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Avis Rent A Car System, LLC v. Johnson

Court of Appeals of Georgia, Fifth Division

October 31, 2019

AVIS RENT A CAR SYSTEM, LLC et al.
v.
JOHNSON; and vice versa.

          MCFADDEN, C. J., MCMILLIAN, P. C. and MERCIER, J.

          McFadden, Chief Judge.

         Brianna Johnson was seriously injured when she was struck by a sport utility vehicle that had been stolen from an Avis car rental lot in downtown Atlanta. She sued appellants Avis Rent A Car System, LLC, Avis Budget Group, Inc., and Peter Duca, a regional security manager for Avis Budget Group (together, Avis), as well as CSYG, Inc., the operator of the downtown Avis location, and Yonas Gebremichael, CSYG's owner. (Johnson also sued Byron Perry, the former CSYG employee who stole the vehicle, but she dismissed him without prejudice before trial.)

         After a 13-day trial, the jury returned a verdict finding that Johnson was entitled to recover from Avis Rent A Car System and Avis Budget Group, but not from CSYG, Gebremichael, or Duca, and awarded Johnson $7 million in damages.

         Avis filed a motion for judgment notwithstanding the verdict or, in the alternative, for a new trial as to liability. The trial court denied the motion for judgment notwithstanding the verdict but granted a new trial as to liability. Avis appeals the denial of its motion for judgment notwithstanding the verdict. Johnson appeals the grant of Avis's motion for new trial on the issue of liability.

         We hold that under longstanding Georgia authority, any breach of duty was not the proximate cause of Johnson's injuries, so Avis is entitled to judgment on Johnson's claims based on Avis's own negligence. We also hold that the jury's exoneration of Avis's employees requires judgment in Avis's favor on Johnson's claims based on Avis's vicarious liability. So we reverse the denial of Avis's motion for judgment notwithstanding the verdict and dismiss as moot Johnson's appeal from the grant of new trial.

         1. Facts and procedural posture.

         Viewed in the light most favorable to Johnson, Jones v. Sperau, 275 Ga. 213 (1) (563 S.E.2d 863) (2002), the trial evidence showed that CSYG operated an Avis car rental lot on Courtland Street in downtown Atlanta. CSYG hired Byron Perry to wash and refuel cars at the location. On the night of August 23, 2013, after the Avis lot had closed, Perry stole a Ford Edge sport utility vehicle from the lot, intending to sell it.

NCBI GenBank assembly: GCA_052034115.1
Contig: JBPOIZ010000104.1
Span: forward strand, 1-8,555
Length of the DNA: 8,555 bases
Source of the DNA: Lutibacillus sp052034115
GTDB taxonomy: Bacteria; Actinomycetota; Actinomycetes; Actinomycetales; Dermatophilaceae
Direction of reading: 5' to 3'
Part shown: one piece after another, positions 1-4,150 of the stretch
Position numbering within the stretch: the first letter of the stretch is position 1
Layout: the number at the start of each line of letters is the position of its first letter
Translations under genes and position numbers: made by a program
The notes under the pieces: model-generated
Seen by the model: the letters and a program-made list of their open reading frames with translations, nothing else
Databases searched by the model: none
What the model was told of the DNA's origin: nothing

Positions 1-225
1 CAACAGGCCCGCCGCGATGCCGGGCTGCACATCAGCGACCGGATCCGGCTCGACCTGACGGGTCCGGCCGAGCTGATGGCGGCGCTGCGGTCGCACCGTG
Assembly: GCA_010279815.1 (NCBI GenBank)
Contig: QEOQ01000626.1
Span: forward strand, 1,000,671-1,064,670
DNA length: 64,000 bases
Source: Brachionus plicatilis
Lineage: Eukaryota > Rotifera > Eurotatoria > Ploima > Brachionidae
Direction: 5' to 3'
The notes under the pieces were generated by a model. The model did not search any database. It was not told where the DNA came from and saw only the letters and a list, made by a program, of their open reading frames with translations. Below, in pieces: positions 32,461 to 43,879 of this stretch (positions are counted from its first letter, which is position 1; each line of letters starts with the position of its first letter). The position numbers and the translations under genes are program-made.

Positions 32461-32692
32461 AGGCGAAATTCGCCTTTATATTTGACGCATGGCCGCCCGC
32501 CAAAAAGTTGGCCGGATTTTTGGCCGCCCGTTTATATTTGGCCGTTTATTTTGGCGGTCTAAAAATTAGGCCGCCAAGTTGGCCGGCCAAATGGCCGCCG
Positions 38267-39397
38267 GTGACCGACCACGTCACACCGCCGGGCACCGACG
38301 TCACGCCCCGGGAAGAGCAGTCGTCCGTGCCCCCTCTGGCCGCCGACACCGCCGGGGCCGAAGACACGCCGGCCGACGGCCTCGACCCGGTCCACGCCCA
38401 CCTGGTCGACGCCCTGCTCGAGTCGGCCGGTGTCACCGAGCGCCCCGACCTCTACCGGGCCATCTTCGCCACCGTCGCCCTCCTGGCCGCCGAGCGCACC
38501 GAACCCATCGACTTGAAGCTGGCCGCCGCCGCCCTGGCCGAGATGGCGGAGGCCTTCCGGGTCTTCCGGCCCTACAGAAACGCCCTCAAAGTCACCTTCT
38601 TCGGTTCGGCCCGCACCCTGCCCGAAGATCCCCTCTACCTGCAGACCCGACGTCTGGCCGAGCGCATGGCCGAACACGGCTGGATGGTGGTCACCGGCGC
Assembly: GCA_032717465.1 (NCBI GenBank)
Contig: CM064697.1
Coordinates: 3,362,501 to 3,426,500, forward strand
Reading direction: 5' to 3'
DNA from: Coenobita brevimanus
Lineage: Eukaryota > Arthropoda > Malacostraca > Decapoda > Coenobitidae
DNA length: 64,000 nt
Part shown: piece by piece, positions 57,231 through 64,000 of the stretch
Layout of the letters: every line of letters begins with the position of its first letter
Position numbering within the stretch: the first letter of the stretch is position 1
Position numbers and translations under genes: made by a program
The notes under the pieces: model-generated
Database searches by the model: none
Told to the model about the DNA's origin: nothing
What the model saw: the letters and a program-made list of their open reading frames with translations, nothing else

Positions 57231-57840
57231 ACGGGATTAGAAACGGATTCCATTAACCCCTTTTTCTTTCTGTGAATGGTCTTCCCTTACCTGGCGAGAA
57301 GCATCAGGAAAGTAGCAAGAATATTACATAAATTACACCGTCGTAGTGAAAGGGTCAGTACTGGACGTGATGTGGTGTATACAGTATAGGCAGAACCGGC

The Ford Edge was driven around Atlanta at regular speeds for hours. But shortly before midnight, five hours after the lot had closed, the driver of the stolen Ford Edge was fleeing from police when the vehicle crashed into a brick wall. Johnson and her friend, Adrienne Smith, were sitting on the wall at the time of the collision and were seriously injured. Perry, who was in the vehicle, fled from the scene and later pled guilty to multiple crimes arising from the incident, including theft by taking, failure to maintain lane, attempting to elude police, reckless driving, and hit and run.

         Johnson filed this lawsuit. She alleged that Avis was liable for negligently failing to secure its vehicle and for negligently hiring, training, supervising, and retaining Gebremichael and CSYG. She also alleged that Avis was vicariously liable for Gebremichael's and CSYG's negligence.

         The jury returned a verdict in favor of Johnson for $7 million. On the special verdict form, the jury found that Avis Rent A Car System and Avis Budget Group were 100 percent at fault. It found that Duca, CSYG, Gebremichael, and Perry, the vehicle thief, were zero percent at fault. Finally, it found that the Avis defendants, CSYG, and Gebremichael were not liable for punitive damages, but that Perry (who was no longer a party) was liable for punitive damages.

         Avis filed a motion for judgment notwithstanding the verdict or in the alternative for a new trial as to liability. The trial court denied the motion for judgment notwithstanding the verdict, finding, among other things, that Avis knew of the risk of car thefts and that the harm to Johnson was a reasonably foreseeable consequence of car theft. The trial court granted the motion for new trial as to liability. It found that the verdict was contrary to the evidence or strongly against the weight of the evidence. See OCGA §§ 5-5-20, 5-5-21. The court found that because the "[j]ury's verdict did not find any negligence on the part of CSYG, Yonas Gebremichael, Peter Duca or Byron Perry, the evidence [did] not support a finding of liability on the part of Avis." The trial court certified its order for immediate review, we granted the parties' applications for interlocutory appeal, and these appeals followed. We first address issues regarding Johnson's claims that Avis is liable for its own negligence. We then address issues regarding Johnson's claims that Avis is vicariously liable for its employees' negligence. We hold that Avis is entitled to judgment on all claims.

         2. Avis's direct negligence.

         Avis argues that it was entitled to judgment notwithstanding the verdict on Johnson's claims that it negligently failed to secure the vehicle and negligently hired and supervised CSYG and Gebremichael, because it owed Johnson no duty and the proximate cause of Johnson's injuries was Perry's intervening criminal act. We hold that Perry's intervening criminal act was ...


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